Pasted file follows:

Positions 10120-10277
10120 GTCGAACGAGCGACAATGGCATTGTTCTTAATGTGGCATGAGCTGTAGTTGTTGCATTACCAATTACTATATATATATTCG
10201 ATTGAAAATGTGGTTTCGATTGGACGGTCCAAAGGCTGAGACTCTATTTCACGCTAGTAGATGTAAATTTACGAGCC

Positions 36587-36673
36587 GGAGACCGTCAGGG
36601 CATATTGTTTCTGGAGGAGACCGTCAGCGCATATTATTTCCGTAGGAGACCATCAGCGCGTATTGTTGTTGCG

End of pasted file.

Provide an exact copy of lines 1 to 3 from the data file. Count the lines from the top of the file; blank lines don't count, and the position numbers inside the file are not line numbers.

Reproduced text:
Positions 10120-10277
10120 GTCGAACGAGCGACAATGGCATTGTTCTTAATGTGGCATGAGCTGTAGTTGTTGCATTACCAATTACTATATATATATTCG
10201 ATTGAAAATGTGGTTTCGATTGGACGGTCCAAAGGCTGAGACTCTATTTCACGCTAGTAGATGTAAATTTACGAGCC